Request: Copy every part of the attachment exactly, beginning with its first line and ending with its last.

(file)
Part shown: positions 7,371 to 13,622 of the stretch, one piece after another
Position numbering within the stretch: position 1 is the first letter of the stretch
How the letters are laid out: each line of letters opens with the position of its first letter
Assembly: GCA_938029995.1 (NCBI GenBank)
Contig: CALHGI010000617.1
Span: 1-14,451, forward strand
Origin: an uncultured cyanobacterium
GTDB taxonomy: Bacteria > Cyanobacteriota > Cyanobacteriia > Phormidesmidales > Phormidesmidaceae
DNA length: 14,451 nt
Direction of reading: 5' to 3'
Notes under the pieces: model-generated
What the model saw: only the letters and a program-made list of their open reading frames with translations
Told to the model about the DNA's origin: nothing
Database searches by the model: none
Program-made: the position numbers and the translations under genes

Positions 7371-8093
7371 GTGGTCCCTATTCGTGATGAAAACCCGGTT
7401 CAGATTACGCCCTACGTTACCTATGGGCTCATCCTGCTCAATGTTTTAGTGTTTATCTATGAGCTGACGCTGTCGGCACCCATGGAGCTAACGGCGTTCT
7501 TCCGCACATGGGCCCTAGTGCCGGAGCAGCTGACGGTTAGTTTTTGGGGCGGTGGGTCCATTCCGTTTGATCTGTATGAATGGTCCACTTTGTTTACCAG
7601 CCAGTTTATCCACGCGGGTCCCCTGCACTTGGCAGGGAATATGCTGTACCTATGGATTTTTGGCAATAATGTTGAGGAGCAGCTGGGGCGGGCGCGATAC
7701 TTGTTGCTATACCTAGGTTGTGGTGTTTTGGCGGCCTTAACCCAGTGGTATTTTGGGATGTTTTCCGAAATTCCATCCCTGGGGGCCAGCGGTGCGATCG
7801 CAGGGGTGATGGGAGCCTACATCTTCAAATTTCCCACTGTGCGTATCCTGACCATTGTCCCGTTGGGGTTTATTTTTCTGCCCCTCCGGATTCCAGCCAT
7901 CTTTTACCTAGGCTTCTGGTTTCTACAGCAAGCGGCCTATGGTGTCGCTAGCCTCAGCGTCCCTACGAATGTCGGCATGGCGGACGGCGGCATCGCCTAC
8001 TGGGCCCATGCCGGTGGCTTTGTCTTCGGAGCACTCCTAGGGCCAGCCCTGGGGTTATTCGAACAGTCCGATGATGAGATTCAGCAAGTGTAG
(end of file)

Part shown: positions 7,371 to 13,622 of the stretch, one piece after another
Position numbering within the stretch: position 1 is the first letter of the stretch
How the letters are laid out: each line of letters opens with the position of its first letter
Assembly: GCA_938029995.1 (NCBI GenBank)
Contig: CALHGI010000617.1
Span: 1-14,451, forward strand
Origin: an uncultured cyanobacterium
GTDB taxonomy: Bacteria > Cyanobacteriota > Cyanobacteriia > Phormidesmidales > Phormidesmidaceae
DNA length: 14,451 nt
Direction of reading: 5' to 3'
Notes under the pieces: model-generated
What the model saw: only the letters and a program-made list of their open reading frames with translations
Told to the model about the DNA's origin: nothing
Database searches by the model: none
Program-made: the position numbers and the translations under genes

Positions 7371-8093
7371 GTGGTCCCTATTCGTGATGAAAACCCGGTT
7401 CAGATTACGCCCTACGTTACCTATGGGCTCATCCTGCTCAATGTTTTAGTGTTTATCTATGAGCTGACGCTGTCGGCACCCATGGAGCTAACGGCGTTCT
7501 TCCGCACATGGGCCCTAGTGCCGGAGCAGCTGACGGTTAGTTTTTGGGGCGGTGGGTCCATTCCGTTTGATCTGTATGAATGGTCCACTTTGTTTACCAG
7601 CCAGTTTATCCACGCGGGTCCCCTGCACTTGGCAGGGAATATGCTGTACCTATGGATTTTTGGCAATAATGTTGAGGAGCAGCTGGGGCGGGCGCGATAC
7701 TTGTTGCTATACCTAGGTTGTGGTGTTTTGGCGGCCTTAACCCAGTGGTATTTTGGGATGTTTTCCGAAATTCCATCCCTGGGGGCCAGCGGTGCGATCG
7801 CAGGGGTGATGGGAGCCTACATCTTCAAATTTCCCACTGTGCGTATCCTGACCATTGTCCCGTTGGGGTTTATTTTTCTGCCCCTCCGGATTCCAGCCAT
7901 CTTTTACCTAGGCTTCTGGTTTCTACAGCAAGCGGCCTATGGTGTCGCTAGCCTCAGCGTCCCTACGAATGTCGGCATGGCGGACGGCGGCATCGCCTAC
8001 TGGGCCCATGCCGGTGGCTTTGTCTTCGGAGCACTCCTAGGGCCAGCCCTGGGGTTATTCGAACAGTCCGATGATGAGATTCAGCAAGTGTAG